Hundreds of frontline firefighters have been axed across the North as part of “dangerous” cuts – with another round of job losses on the way.
An investigation shows how more than 300 full-time firefighter roles have been cut in the North in the last four years.
And with brigades admitting there are hundreds more jobs still to go thanks to cuts in Government funding, campaigners claim “a tragedy is waiting to happen”.
Tyne and Wear Fire and Rescue Service has been the biggest casualty, with the axe taking out 18.4% of staff, some 173 workers – 143 of them frontline firefighters.
Cleveland has lost 17.5% of its workforce – 110 workers including 100 full-time or ‘on-call’ firefighters, and one station has closed.
Some 56 frontline firefighters have been axed in Northumberland, but 12 ‘on-call’ roles have been created. Overall, the brigade is 49 people (11.4%) – and two stations – down.
Meanwhile, Durham and Darlington Fire and Rescue Service has lost 49 whole-time firefighters but has hired more ‘on-call’ and back office staff. It means the authority is 24 bodies lighter (4.1%) than it was in 2010.
The North East as a whole has lost 333 frontline firefighters – with that figure likely to double over the coming years.
Meanwhile Cumbria lost 16.5% of staff, including 30 full-time firefighters, while North Yorkshire is down 5% of staff, and 27 frontline firefighters.
Peter Wilcox, regional secretary at the Fire Brigades’ Union (FBU), said cutbacks put both firefighters and the public “at greater risk” with fewer resources to respond to potentially life-threatening emergencies.
He said: “Firefighters witnessed a decade of 2-3% year-on-year reductions to fire service funding leading up to the coalition Government taking office in 2010.
“Since this time the level of cuts have been unprecedented, with frontline services being hit by losses of 20% on average and further cuts of 7.5% planned by central Government for 2015-16.
“In real terms, we have seen fewer fire engines available to respond to emergency incidents.
“This level of cuts is not sustainable and places the public and firefighters at greater risk from fires and other emergency incidents.
“Despite David Cameron’s pledge not to cut frontline services prior to his party’s election in 2010, this is one pledge too far and has not been honoured.
“Firefighters across the North are saying enough is enough. Members of the public anticipate receiving the right level of protection and expect the appropriate response in their hour of need.”
As well as fighting domestic fires, brigades here in the North cover large industrial areas where blazes can fast accelerate.
Julie Elliott, MP for Sunderland Central, said the cuts should be stopped before it’s too late. She said: “The massive cuts this Tory-led Government has inflicted on fire services are not only unacceptable, they are dangerous.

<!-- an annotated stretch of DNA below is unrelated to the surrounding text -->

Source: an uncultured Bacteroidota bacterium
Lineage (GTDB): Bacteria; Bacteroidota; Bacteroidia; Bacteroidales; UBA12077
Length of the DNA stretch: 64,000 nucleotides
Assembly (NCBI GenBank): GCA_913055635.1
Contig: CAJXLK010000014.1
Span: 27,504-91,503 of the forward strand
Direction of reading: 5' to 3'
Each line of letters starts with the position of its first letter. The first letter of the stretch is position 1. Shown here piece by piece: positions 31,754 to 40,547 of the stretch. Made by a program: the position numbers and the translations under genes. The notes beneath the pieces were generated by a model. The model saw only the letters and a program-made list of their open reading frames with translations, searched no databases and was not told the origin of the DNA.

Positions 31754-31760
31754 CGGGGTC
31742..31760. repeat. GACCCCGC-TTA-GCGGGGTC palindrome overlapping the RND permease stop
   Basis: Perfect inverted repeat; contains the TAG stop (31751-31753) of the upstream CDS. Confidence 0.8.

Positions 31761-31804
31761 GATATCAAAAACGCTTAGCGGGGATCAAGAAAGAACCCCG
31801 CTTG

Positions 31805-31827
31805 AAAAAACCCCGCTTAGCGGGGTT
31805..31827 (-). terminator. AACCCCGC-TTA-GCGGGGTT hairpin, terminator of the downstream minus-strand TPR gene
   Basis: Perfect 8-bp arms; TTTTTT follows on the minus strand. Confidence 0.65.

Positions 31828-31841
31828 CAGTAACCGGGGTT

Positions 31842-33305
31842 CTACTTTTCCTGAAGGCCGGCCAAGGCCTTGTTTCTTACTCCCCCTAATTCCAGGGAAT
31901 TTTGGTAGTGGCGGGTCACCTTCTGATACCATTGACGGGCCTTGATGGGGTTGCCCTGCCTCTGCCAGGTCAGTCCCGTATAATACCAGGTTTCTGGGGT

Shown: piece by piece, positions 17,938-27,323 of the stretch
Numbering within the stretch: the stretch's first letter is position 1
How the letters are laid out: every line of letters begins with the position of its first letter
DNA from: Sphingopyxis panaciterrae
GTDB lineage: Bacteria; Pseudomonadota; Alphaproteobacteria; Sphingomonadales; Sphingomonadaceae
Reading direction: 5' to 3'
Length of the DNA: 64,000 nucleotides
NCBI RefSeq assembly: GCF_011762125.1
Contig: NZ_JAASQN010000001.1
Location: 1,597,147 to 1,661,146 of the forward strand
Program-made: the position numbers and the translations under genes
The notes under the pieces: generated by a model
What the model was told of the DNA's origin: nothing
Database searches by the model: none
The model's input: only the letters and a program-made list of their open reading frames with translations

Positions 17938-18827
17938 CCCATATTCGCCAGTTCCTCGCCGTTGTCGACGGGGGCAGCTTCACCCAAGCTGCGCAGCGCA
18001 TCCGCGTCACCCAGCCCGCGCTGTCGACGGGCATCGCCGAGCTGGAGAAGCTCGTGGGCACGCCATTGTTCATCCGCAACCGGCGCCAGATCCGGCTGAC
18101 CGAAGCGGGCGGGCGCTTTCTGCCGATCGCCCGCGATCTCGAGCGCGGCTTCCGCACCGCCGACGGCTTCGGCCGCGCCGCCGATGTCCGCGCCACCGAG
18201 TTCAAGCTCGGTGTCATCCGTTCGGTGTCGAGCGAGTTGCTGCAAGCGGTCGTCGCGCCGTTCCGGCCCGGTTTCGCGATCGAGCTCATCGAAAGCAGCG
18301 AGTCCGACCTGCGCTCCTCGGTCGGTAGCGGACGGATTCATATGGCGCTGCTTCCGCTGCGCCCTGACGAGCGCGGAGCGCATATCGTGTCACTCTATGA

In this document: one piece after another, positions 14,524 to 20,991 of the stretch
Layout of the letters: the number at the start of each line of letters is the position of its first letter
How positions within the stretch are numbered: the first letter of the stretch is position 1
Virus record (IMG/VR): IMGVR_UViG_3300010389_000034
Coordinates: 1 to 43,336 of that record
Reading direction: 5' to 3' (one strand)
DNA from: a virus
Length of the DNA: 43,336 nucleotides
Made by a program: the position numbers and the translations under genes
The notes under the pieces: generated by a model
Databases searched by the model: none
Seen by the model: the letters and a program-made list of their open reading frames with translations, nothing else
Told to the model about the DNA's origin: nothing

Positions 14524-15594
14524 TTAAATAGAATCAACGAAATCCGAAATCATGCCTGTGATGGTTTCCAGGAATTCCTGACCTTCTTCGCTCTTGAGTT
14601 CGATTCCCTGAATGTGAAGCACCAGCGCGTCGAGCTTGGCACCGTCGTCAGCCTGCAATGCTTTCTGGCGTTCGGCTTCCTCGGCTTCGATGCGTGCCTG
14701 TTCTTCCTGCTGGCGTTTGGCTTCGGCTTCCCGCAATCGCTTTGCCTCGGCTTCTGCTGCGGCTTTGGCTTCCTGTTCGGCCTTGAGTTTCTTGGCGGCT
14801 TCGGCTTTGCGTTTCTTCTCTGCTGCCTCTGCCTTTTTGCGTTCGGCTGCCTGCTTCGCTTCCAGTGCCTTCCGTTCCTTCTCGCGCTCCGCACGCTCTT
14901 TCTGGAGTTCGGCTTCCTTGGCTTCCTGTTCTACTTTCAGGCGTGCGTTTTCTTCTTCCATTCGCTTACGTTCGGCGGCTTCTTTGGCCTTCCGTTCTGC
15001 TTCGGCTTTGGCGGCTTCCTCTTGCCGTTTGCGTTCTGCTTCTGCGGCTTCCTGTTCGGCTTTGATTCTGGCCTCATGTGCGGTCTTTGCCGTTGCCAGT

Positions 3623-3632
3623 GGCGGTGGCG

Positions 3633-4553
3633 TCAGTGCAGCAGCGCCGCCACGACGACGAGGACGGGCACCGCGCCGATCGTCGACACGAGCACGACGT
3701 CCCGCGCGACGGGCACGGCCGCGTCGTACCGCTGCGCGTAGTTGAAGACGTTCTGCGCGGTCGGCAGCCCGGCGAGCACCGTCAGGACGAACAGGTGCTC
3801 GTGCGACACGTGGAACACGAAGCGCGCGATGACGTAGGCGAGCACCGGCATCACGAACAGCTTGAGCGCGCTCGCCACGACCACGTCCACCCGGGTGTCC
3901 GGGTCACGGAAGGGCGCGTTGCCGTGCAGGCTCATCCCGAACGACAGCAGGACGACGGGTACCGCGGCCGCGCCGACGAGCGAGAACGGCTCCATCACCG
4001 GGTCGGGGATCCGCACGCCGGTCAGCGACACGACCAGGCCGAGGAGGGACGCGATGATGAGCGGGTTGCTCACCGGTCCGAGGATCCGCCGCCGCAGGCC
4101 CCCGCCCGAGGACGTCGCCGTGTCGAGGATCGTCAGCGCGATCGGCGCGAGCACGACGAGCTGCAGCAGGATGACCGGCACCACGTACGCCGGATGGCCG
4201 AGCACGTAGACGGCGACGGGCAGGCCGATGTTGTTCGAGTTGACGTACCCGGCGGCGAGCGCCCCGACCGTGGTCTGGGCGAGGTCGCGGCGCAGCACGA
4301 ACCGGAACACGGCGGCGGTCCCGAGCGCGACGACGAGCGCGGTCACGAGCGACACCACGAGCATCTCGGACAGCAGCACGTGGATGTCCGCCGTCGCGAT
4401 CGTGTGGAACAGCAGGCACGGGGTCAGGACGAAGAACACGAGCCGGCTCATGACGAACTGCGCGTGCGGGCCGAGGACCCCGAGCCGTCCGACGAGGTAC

“With more cuts due, I genuinely believe that a tragedy is waiting to happen. This Government needs to think again and fund our fire services fairly.”
The figures are set to make even grimmer reading by 2018, with more drastic cuts planned – but local fire brigades reassured residents they will be protected.
Cleveland Fire Brigade said it needs to save a further £6m in the next four years, meaning 135 frontline firefighters will be replaced by 72 ‘on-call’ staff.
Chief fire officer Ian Hayton said: “Cleveland has been at the wrong end of the Government austerity cuts and tops the league table of authorities with the highest funding reduction at more than 13%. We believe these reductions are disproportionate.”
Six fire engines, 131 more staff and three stations will be lost as part of Tyne and Wear Fire and Rescue Service’s three-year plan of cuts.
The authority’s chief fire officer Tom Capeling, announcing the plan in January, said the move is expected to save £5m. He said: “There is no doubt that this continues to be a challenging time for the service.”
In Durham and Darlington, the brigade is looking to save £3.6m by 2018, but bosses said firefighters lost in the last round of cuts weren’t made redundant.
Chief executive Susan Johnson said: “The small reduction in the number of whole-time firefighters has been through natural wastage – planned retirements and leavers.”
Northumberland Fire and Rescue also said further savings may be needed in the next three years.
“However residents can be reassured that in the future we will continue to work with partners to provide high quality prevention and protection activity along with a well-equipped and highly trained workforce,” said assistant chief fire officer Steve Richards said.
Cuts over the last four years mean the North East has lost 13.8% of its workforce, higher than the national average of 11.2% and the third worst region in England.
Nationally, 5,124 firefighters have been lost, forcing an FBU Ring of Fire protest tour of England, including stop-offs at Redcar and Sunderland.
Matt Wrack, general secretary of the union, said: “The cuts, in our view, mean the service firefighters are able to provide is not as good as it could be or as good as it was.
“It means, for example, people are waiting longer after they dial 999 for firefighters to arrive. The ability to do the job safely is being undermined and this puts lives at risk.”
Source – Sunday Sun, 28 Sept 2014